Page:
The down hill from the pass is steep but not difficult. We will follow the trail on the left side of the valley floor and spend our 2nd evening at the Pacaymayo campsite.
Overnight at the campsite
The third day of the Inca Trail 4 days, leaves from Pacaymayo; it takes about an hour uphill hike to the ruins of Runkurakay. These tiny circular ruins occupy a commanding position overlooking the Pacaymayo valley below.
Another 45-minute hike will bring you to the top of the second pass: Abra de Runkurakay (4,000m). At last, you’ll feel that you are walking along the pilgrimage trail of the Incas. An hour from the 2nd pass, you’ll arrive at Sayacmarca Inca site by way of a superbly designed stone staircase. The name Sayacmarca means ‘Inaccessible Town’ and describes the position of the ruins perfectly protected on three sides by sheer cliffs.
After visiting Sayacmarca, we will rejoin the trail as it passes Conchamarca, a small Inca dwelling situated in the shadows of Sayacmarca. From here, the path descends into the magnificent cloud forest full of orchids.
The trail goes up to the 3rd pass (3,670m). This pass offers excellent views of several snow-capped peaks, including Salcantay (6,300m) and Veronica (5,900m). Phuyupatamarca, the most impressive Inca ruin, is located a few minutes away from the pass. The name Phuyupatamarca means ¨’Town in the Clouds¨.
After walking through the cloud-forest, you may be able to see the tin roof of the park ranger’s house (Wiñay Wayna). However, it will be 3 hours until we arrive at Wiñayhuayna, which is the last official campsite before Machu Picchu. There is a short Inca Trail located in the southern end of the campsite that leads to the ruins of Wiñayhuayna.
The four day Inca trail trek to Machu Picchu is clearly marked and takes about 2 hours to finish this last section of the trail. We will awake early at 4.00 am, have breakfast, and set off on the path by 5.30 am to get to Machu Picchu before sunrise. The Classic Inca Trail contours a mountainside and drops into cloud forest before coming to an almost vertical flight of 50 steps leading up to the final pass at Intipunku (Sun Gate). Suddenly the whole of Machu Picchu is spread out before you in all its glory – a fantastic sight for all.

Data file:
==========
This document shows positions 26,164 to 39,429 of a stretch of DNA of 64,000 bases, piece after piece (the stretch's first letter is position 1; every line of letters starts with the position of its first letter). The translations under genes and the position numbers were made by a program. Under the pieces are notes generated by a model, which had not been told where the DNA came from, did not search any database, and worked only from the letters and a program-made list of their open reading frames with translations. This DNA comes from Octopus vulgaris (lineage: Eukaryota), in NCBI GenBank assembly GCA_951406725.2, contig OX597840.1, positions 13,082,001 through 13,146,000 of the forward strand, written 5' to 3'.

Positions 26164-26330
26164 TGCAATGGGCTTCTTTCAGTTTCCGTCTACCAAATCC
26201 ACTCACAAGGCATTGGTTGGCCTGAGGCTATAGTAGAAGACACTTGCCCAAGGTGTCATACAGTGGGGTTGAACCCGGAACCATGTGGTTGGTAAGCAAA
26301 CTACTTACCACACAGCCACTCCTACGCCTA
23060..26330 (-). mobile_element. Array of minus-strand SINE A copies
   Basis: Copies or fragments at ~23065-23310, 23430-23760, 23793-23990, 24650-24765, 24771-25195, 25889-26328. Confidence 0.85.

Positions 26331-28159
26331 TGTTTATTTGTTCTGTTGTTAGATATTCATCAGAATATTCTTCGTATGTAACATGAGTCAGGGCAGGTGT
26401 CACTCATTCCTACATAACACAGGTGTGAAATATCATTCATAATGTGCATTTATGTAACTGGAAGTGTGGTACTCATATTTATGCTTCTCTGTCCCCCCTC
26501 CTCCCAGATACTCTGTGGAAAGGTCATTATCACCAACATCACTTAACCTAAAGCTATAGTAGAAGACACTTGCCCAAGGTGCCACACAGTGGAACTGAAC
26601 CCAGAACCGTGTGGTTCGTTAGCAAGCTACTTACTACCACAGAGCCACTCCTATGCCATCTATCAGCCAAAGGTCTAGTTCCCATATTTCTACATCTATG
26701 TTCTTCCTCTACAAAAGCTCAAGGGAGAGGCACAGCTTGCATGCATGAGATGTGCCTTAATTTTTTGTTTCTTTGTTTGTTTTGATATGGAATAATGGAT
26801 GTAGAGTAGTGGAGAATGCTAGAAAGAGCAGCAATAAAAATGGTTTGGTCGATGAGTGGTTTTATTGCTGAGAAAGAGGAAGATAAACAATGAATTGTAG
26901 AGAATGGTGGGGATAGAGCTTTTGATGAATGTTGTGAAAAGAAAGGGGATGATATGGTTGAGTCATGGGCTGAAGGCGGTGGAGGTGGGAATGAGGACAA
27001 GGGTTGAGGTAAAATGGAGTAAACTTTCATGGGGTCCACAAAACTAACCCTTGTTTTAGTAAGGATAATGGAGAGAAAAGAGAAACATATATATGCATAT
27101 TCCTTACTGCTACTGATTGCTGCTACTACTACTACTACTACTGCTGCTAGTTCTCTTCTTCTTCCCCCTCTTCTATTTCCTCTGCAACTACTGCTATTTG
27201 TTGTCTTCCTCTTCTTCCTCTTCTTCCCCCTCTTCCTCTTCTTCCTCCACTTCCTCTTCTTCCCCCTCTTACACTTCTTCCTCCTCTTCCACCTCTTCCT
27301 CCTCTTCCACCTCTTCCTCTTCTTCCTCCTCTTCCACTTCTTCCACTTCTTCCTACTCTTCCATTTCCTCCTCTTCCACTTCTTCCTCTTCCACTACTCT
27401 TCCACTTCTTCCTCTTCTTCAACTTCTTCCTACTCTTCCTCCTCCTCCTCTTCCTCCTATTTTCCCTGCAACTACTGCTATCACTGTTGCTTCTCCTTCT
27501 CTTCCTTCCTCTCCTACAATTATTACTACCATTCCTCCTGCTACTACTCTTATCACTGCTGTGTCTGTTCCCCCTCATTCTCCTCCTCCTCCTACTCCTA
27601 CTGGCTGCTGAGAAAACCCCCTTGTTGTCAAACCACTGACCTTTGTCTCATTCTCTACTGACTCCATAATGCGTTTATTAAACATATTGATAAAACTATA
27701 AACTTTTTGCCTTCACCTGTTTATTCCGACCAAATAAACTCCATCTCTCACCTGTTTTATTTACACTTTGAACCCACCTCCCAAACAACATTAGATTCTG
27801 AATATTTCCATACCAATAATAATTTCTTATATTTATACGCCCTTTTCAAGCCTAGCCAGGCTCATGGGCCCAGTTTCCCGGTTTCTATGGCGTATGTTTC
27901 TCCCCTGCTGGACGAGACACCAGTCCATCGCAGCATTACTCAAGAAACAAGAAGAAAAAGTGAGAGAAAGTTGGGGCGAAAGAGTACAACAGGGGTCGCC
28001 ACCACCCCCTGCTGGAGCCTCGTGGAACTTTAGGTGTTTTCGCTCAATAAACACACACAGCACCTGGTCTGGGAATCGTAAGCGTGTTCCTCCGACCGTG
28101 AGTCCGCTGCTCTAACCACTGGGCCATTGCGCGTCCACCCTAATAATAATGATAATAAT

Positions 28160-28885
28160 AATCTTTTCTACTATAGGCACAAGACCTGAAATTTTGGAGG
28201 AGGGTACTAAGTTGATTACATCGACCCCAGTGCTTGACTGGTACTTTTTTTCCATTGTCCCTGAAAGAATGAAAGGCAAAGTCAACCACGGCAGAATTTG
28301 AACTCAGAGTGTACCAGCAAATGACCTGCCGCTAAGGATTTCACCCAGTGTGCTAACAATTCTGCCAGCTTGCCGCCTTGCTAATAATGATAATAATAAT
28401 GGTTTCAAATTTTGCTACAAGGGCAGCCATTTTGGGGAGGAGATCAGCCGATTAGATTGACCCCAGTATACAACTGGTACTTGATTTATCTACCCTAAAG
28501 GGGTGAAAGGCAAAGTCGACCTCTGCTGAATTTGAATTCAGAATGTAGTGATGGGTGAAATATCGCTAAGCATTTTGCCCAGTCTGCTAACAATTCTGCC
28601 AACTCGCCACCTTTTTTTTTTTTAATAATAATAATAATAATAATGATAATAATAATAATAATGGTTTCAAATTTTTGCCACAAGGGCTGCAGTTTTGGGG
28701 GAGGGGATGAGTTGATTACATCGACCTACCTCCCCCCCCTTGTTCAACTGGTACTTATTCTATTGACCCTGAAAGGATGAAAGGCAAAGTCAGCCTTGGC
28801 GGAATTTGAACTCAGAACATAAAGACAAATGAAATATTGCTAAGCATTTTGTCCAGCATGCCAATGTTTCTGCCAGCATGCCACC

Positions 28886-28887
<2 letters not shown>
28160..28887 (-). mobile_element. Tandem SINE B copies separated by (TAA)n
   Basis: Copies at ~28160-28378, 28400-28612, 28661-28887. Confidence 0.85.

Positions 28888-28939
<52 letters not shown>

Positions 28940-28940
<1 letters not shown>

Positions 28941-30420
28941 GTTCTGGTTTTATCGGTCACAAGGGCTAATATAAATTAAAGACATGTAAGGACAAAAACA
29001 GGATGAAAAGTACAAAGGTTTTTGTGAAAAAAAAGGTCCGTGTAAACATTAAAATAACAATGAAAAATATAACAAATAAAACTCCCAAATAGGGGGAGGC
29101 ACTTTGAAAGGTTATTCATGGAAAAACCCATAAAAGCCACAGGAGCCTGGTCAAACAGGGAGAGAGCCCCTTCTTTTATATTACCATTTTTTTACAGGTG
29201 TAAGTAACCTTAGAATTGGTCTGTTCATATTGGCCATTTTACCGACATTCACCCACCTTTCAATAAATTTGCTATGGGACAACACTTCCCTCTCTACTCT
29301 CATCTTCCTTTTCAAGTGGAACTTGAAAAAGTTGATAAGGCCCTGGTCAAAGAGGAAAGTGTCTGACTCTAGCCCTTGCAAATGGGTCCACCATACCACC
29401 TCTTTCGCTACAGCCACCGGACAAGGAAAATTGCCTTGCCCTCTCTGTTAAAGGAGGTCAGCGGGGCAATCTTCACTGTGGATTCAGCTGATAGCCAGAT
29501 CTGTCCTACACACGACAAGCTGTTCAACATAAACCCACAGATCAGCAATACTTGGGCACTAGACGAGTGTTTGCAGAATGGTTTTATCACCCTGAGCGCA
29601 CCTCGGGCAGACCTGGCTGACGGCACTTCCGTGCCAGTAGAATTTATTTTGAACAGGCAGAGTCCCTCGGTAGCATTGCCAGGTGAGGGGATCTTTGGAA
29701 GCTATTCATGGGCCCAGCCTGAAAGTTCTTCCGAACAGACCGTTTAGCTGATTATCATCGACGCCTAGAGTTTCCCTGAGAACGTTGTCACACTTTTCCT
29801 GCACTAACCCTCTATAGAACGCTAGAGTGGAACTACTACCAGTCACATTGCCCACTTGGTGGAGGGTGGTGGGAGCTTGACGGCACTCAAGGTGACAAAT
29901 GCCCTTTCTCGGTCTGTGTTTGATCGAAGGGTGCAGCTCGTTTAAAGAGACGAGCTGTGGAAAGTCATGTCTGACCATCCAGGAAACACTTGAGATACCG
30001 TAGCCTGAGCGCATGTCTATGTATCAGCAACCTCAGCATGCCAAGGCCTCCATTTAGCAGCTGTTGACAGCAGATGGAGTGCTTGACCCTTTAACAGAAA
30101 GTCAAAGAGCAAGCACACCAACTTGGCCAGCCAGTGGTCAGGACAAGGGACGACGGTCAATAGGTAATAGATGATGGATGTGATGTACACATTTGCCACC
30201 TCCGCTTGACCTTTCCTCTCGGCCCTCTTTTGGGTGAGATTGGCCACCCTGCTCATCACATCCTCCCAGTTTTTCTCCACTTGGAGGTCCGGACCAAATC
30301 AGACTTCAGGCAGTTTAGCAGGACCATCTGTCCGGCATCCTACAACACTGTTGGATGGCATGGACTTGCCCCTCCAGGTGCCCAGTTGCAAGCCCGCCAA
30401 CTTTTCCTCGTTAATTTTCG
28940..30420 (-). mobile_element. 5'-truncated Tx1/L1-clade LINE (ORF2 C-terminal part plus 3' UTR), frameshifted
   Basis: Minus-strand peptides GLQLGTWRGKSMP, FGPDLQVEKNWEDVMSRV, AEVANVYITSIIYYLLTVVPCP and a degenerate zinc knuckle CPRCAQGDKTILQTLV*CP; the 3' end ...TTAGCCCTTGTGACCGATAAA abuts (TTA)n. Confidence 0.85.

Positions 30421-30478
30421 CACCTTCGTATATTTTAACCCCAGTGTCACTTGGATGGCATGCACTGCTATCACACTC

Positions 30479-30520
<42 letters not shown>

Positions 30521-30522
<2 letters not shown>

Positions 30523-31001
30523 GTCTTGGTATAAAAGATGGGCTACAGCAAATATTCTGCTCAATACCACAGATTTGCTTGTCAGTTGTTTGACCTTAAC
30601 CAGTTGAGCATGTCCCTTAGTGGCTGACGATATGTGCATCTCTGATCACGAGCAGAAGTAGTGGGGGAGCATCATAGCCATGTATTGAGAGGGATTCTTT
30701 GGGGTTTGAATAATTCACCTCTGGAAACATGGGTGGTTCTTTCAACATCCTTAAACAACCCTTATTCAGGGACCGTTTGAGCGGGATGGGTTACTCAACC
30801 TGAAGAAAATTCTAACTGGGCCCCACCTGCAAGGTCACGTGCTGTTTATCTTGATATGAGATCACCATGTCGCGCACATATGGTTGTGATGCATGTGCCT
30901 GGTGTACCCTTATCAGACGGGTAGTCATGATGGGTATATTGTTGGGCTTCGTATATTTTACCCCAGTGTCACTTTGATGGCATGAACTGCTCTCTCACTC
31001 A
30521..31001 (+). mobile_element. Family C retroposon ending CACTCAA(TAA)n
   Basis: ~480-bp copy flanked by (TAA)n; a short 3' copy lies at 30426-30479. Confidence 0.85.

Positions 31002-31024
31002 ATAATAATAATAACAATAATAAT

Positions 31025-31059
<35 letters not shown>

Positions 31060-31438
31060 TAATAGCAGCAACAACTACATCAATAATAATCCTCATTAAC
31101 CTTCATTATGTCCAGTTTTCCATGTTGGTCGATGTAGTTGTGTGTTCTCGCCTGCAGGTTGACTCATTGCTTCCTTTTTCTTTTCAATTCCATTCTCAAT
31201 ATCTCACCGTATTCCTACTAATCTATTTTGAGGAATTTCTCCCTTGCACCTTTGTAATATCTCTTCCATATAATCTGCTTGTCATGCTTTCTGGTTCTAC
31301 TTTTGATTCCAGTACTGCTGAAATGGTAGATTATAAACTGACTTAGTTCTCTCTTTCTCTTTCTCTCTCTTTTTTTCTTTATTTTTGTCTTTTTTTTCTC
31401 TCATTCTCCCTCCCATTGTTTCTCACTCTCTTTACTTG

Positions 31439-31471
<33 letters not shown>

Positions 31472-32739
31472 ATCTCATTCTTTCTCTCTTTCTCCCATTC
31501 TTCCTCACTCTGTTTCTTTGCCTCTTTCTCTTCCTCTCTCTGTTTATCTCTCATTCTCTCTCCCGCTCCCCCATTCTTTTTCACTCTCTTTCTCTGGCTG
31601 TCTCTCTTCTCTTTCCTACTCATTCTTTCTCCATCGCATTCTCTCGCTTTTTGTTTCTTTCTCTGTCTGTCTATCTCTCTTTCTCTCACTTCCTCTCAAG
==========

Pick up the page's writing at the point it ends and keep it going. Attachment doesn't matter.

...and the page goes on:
When you arrive at the ruins, you’ll have plenty of time to take photos of Machu Picchu from the classic viewpoint’. When the group is back together again, we descend to the main entrance, where you can safely leave your large backpacks. The group will re-enter the ruins with the same guide for a complete tour of the major sectors. The tour takes approximately 2 hours. Afterward, you will have free time to explore the ruins alone (not included in the price):
In the afternoon, take the bus down to Aguas Calientes for lunch and take the train back to Ollantaytambo. Upon arrival to the Train Station, reception, and transfer to your hotel in Cusco, the journey by train takes approximately 3 hours.
We also offer a special service only for you or your group, you have the power to choose the size of your group and the date of departure, we will never add other people since it will be organized only for you.
Our Inca Trail to Machu Picchu 4 Days private service, includes additional items such as:
We offer 3 kinds of service, each with different price ranges and you can book in any of these services according to your convenience, we just need you to be a minimum of 02 people to organize your trip on the date that suits you, all our services are 100 % guaranteed.
We are a direct TOUR OPERATOR that never passes clients to other agencies as most agencies do it here in Cusco to save operating costs with poor quality.
We will make the trip even if there are only 02 people in your group.
Can I be picked up from Urubamba (Sacred Valley)?
Yes, let us know in advance to organize your pick up time.